Home > DARE Reviews > Does endoscopic retrograde...

PubMed Health. A service of the National Library of Medicine, National Institutes of Health.

Database of Abstracts of Reviews of Effects (DARE): Quality-assessed Reviews [Internet]. York (UK): Centre for Reviews and Dissemination (UK); 1995-.

Database of Abstracts of Reviews of Effects (DARE): Quality-assessed Reviews [Internet].

Does endoscopic retrograde cholangiopancreatography reduce the risk of local pancreatic complications in acute pancreatitis? A systematic review and metaanalysis

MS Petrov, AF Uchugina, and MV Kukosh.

Review published: 2008.

CRD summary

This review concluded that the early use of endoscopic retrograde cholangiopancreatography in patients with acute pancreatitis did not significantly reduce pancreatic complications compared with conservative treatment, regardless of pancreatitis severity. The authors' conclusions should be interpreted cautiously given the small sample sizes, some concerns about the quality of included trials and uncertainties surrounding aspects of the review process.

Authors' objectives

To determine the effect of early endoscopic retrograde cholangiopancreatography (ERCP - radiographic examination of the bile ducts and pancreas) compared with conservative treatment in the management of patients with acute biliary pancreatitis.

Searching

The Cochrane Central Register of Controlled Trials (CENTRAL), MEDLINE and Science Citation Index were searched from 1981 to December 2007 with no language restrictions. Search terms were reported. Proceedings of major gastroenterology conferences were searched to December 2007. References of retrieved studies were also checked.

Study selection

Randomised controlled trials (RCTs) that compared endoscopic retrograde cholangiopancreatography (ERCP), with or without endoscopic sphincterotomy) versus conservative treatment in patients with acute pancreatitis were eligible for inclusion. Patients were required to receive ERCP within 72 hours of admission.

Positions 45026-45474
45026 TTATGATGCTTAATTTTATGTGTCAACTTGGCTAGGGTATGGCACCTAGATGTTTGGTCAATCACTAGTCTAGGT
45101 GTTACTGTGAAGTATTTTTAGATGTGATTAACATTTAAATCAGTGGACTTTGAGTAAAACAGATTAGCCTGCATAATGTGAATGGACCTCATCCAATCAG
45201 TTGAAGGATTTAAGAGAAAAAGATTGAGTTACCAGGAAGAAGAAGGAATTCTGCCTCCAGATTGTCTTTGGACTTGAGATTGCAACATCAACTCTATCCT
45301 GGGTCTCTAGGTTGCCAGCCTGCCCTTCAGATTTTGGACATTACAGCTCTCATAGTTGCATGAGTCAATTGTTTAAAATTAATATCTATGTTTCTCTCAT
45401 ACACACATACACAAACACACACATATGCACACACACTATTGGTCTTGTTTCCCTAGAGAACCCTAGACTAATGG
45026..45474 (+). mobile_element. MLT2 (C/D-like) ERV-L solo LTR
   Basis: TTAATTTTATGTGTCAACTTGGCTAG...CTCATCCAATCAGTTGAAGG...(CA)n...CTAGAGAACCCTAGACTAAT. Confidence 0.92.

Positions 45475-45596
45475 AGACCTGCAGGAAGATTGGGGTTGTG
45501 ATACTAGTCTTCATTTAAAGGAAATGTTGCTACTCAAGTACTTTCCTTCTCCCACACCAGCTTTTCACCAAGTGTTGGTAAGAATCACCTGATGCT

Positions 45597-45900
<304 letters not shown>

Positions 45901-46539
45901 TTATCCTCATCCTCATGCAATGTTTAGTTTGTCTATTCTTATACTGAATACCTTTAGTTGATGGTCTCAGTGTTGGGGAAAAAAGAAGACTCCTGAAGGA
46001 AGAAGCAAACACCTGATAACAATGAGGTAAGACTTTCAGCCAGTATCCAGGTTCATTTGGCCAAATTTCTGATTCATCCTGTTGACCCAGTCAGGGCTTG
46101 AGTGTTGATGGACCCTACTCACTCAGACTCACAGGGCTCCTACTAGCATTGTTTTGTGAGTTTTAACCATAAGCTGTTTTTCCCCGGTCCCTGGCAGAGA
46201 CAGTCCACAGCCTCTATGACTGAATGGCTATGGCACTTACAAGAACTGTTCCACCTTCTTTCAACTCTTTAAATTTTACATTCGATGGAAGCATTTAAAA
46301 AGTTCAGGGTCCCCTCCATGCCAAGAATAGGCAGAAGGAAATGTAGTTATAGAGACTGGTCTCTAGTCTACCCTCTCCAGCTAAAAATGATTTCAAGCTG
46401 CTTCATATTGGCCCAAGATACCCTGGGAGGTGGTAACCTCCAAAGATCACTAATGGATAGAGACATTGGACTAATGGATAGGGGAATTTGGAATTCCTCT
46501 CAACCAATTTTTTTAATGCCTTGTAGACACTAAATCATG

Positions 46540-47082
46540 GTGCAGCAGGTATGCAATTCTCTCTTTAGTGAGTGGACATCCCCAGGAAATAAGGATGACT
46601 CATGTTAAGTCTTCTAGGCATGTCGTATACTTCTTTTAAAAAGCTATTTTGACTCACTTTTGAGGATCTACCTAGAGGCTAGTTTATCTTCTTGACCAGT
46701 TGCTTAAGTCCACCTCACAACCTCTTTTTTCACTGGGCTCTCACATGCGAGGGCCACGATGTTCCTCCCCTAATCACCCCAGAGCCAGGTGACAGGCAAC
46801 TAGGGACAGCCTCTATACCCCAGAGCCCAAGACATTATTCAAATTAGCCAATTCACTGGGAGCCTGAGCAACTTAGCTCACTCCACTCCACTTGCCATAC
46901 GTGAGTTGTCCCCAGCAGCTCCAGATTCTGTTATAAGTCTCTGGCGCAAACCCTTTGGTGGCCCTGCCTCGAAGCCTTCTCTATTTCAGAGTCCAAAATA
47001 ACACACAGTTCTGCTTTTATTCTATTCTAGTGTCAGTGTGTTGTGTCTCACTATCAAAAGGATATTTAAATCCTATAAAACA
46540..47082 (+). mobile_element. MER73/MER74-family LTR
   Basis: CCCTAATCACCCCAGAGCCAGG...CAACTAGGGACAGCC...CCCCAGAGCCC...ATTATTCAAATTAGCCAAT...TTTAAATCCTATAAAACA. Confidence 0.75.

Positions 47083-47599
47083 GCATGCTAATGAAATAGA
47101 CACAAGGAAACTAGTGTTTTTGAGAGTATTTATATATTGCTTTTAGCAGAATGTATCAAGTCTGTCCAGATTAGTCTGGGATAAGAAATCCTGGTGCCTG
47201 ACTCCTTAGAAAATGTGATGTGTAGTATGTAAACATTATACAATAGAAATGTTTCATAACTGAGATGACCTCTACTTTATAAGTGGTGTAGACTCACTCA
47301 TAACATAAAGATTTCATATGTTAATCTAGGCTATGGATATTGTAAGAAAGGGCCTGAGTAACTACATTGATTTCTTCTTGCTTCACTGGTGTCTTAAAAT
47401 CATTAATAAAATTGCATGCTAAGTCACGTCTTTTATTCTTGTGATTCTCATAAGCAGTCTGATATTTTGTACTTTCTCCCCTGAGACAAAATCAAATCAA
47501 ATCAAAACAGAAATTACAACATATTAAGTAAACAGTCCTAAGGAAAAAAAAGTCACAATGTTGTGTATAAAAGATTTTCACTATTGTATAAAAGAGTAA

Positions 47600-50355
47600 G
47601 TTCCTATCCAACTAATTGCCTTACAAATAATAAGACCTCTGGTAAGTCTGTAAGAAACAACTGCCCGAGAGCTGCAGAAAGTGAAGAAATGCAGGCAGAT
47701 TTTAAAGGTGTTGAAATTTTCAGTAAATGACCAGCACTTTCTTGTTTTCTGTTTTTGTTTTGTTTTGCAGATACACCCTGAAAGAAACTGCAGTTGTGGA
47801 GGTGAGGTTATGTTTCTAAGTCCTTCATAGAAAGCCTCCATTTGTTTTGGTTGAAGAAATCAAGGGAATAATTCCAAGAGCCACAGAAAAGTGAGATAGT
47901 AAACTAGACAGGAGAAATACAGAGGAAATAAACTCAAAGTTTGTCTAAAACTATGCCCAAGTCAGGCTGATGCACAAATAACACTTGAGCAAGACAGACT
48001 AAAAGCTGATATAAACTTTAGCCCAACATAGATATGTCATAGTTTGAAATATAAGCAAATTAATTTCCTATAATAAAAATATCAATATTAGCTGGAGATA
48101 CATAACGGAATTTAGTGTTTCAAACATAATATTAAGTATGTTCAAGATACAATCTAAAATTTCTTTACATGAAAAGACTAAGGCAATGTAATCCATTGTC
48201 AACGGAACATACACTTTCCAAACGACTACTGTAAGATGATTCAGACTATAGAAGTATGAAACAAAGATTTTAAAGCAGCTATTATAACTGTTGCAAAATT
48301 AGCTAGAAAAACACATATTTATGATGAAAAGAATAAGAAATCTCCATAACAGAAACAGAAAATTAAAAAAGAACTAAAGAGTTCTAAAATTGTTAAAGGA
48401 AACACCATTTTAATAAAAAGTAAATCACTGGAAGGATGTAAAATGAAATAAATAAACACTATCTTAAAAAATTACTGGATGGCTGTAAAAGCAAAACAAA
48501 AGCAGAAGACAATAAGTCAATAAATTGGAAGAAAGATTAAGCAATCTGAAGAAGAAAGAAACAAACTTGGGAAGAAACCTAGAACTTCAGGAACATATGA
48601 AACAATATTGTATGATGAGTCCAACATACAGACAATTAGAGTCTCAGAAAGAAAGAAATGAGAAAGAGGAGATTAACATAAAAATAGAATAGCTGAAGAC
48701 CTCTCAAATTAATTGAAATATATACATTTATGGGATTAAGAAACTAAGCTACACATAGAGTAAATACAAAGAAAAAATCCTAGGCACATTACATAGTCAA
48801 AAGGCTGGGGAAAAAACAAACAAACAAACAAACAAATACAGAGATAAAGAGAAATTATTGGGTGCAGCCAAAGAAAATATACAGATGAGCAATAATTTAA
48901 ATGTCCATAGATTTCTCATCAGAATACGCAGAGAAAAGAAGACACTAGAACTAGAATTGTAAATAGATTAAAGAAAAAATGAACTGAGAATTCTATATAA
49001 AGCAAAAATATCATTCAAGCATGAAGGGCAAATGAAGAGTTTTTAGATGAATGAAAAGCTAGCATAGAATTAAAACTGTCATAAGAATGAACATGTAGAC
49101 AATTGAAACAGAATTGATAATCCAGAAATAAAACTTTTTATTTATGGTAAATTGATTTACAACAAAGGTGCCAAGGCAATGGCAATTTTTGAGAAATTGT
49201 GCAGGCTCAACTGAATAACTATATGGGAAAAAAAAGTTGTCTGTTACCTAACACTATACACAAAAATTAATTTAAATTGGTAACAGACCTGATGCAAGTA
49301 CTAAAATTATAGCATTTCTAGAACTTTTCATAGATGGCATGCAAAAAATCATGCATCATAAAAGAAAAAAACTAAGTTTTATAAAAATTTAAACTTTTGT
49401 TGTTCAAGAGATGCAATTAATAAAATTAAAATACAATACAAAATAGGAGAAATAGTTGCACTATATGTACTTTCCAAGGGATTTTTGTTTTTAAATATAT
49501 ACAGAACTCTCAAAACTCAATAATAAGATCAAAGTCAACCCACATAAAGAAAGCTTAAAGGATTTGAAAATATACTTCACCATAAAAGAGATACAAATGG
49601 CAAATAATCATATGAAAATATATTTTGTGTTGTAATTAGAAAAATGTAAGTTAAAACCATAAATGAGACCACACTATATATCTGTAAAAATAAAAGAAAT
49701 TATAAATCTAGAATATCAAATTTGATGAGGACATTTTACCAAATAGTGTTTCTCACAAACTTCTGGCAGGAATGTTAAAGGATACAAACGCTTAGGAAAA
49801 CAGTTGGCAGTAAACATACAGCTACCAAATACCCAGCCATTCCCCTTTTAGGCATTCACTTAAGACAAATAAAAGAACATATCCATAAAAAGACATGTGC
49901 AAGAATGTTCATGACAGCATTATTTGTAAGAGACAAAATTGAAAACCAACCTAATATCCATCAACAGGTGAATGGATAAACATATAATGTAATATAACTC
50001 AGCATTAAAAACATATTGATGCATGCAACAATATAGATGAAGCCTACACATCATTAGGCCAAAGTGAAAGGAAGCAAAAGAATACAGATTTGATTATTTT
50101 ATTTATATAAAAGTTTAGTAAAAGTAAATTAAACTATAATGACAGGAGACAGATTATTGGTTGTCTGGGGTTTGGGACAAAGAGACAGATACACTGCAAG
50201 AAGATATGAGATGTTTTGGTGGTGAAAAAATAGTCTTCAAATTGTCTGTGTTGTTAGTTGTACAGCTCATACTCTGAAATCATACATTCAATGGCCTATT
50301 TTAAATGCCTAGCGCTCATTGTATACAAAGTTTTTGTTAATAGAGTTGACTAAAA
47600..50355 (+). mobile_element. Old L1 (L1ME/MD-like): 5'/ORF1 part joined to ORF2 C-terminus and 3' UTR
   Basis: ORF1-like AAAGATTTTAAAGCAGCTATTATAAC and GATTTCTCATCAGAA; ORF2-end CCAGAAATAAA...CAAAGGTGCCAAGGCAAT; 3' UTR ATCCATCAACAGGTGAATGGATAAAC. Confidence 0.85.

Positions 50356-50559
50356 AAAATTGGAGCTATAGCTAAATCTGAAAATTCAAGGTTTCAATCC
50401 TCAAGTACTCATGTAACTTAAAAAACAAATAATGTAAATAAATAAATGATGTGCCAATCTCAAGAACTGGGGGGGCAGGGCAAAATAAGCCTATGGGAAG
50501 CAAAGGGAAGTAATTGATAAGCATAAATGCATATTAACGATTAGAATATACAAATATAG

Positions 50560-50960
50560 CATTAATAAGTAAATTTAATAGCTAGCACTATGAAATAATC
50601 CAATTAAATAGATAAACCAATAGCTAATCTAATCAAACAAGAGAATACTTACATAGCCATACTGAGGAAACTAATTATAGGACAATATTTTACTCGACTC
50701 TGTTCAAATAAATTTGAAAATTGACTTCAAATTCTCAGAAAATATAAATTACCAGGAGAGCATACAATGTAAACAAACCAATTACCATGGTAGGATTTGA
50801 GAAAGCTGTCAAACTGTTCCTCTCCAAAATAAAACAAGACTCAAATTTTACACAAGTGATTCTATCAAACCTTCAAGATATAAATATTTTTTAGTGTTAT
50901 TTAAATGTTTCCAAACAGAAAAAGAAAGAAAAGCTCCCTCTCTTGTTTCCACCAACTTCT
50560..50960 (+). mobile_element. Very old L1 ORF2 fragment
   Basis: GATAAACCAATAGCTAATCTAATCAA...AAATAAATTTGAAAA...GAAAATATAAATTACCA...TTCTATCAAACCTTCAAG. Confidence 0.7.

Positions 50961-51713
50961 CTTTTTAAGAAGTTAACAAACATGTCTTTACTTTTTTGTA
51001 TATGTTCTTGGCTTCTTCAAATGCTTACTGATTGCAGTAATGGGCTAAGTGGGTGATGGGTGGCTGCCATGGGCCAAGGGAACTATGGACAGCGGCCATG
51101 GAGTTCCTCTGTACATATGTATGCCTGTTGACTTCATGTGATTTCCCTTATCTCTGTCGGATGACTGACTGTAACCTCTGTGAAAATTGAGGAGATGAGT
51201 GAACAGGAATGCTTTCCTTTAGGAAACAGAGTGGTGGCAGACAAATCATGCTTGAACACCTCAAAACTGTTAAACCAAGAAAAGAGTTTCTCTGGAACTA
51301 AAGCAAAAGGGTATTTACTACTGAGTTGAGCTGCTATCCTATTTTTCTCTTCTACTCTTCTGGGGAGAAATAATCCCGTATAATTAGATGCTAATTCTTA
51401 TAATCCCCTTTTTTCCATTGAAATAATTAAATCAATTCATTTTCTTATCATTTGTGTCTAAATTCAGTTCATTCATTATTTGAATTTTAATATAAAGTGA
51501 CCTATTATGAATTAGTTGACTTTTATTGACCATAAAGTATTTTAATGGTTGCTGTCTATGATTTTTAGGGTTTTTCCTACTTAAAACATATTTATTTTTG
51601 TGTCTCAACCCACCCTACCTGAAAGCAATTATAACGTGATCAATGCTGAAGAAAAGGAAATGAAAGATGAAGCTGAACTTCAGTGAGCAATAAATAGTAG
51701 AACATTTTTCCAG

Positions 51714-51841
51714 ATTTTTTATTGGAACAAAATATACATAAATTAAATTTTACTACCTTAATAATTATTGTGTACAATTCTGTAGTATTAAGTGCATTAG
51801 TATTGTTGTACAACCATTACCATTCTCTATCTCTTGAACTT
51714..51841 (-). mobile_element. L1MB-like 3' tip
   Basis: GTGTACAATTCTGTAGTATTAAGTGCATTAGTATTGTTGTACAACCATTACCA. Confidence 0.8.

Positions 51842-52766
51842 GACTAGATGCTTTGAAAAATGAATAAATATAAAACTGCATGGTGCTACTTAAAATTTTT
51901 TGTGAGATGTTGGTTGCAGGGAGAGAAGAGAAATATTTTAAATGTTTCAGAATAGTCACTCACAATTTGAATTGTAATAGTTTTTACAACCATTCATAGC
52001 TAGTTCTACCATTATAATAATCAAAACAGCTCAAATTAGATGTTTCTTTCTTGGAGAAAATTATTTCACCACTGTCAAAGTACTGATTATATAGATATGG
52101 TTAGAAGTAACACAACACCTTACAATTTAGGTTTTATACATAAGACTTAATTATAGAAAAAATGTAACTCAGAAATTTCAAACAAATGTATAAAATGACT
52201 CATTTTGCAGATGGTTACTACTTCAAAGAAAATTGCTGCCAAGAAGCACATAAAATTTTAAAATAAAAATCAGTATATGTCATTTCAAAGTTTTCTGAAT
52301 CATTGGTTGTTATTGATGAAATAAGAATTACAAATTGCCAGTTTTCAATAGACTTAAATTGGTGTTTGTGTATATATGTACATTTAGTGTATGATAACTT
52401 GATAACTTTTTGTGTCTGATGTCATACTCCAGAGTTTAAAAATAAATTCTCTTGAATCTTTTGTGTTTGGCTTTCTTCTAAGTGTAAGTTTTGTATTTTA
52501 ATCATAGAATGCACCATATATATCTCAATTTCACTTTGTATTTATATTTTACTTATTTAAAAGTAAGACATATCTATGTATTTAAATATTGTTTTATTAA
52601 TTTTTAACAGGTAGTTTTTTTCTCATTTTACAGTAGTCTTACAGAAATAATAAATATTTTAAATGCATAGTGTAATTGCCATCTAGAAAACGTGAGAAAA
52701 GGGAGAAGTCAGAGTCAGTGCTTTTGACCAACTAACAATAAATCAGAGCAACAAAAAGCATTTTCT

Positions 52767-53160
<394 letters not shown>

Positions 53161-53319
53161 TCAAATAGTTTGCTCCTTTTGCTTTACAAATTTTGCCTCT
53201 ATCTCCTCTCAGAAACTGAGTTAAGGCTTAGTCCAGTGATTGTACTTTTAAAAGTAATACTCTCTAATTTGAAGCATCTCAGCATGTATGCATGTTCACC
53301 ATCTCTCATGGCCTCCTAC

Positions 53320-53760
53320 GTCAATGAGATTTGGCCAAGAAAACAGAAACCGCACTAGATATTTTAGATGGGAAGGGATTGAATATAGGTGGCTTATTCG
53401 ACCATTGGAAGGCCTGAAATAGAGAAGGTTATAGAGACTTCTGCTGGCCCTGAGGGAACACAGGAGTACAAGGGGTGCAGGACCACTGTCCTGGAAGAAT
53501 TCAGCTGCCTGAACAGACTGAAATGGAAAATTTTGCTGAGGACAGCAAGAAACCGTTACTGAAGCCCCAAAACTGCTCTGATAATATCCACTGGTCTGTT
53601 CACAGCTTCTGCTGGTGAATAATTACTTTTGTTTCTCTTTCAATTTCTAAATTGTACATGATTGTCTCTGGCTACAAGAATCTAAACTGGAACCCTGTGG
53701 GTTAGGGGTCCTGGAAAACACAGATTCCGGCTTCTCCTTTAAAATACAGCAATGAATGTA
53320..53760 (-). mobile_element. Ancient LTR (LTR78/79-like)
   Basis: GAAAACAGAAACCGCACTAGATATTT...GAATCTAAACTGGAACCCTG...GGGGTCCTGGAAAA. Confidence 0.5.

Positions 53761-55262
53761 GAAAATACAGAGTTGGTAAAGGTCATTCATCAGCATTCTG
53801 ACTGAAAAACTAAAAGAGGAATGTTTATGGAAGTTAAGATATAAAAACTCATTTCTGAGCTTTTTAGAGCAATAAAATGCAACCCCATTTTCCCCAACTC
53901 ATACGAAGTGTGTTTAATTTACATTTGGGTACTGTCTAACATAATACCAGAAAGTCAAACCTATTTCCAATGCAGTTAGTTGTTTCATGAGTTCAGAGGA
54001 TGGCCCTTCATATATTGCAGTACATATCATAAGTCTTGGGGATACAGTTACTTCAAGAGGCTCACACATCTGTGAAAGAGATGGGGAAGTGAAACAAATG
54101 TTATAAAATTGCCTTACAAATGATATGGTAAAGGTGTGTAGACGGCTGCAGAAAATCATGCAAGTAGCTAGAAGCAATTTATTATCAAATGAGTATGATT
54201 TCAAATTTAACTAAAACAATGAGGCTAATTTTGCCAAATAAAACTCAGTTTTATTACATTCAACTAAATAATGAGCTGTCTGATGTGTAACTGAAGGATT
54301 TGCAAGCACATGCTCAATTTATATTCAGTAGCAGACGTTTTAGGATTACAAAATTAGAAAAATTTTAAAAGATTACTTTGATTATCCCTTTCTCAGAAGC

The review outcomes were local pancreatic complications including infected pancreatic necrosis, pancreatic abscess, and pancreatic pseudocyst (according to the Atlanta Classification). Also assessed were the incidence of bile stone detection and procedure-related complications.

Included trials initiated early ERCP from within 24 to within 72 hours after admission or onset of disease. Severity of disease was defined using the Glasgow, Hong Kong, Acosta or APACHE II criteria; most trials included both patients with mild and severe pancreatitis.

The authors did not state how the papers were selected for the review.

Assessment of study quality

The trials were assessed for validity using the criteria of randomisation, allocation concealment, blinding, evaluation of losses to follow-up, and selective reporting of outcomes.

The authors did not state how many reviewers performed the validity assessment.

Data extraction

Data on numbers of events were extracted to permit the calculation of relative risks (RR) with 95% confidence intervals (CI) for each outcome. The numbers of attempted and successful procedures, and the need for endoscopic sphincterotomy were also extracted. Authors were contacted for additional data where necessary.

Two reviewers independently extracted the data using a standardised form, with discrepancies resolved through discussions with all reviewers.

Methods of synthesis

Pooled relative risks with 95% confidence intervals were calculated using DerSimonian and Laird random-effects model met-analyses. Statistical heterogeneity between trials was assessed using the Χ2 and I2 statistics.

Subgroup analyses of patients with mild acute pancreatitis and those with severe acute pancreatitis were conducted.

Publication bias was assessed through visual inspection of funnel plots.

Results of the review

Five RCTs were included in the review (n=717 patients). Sample size ranged from 61 to 238 patients. All trials showed complete outcome reporting. Three trials reported losses to follow-up. Only two trials reported appropriate methods of randomisation and allocation concealment. None of the trials were blinded.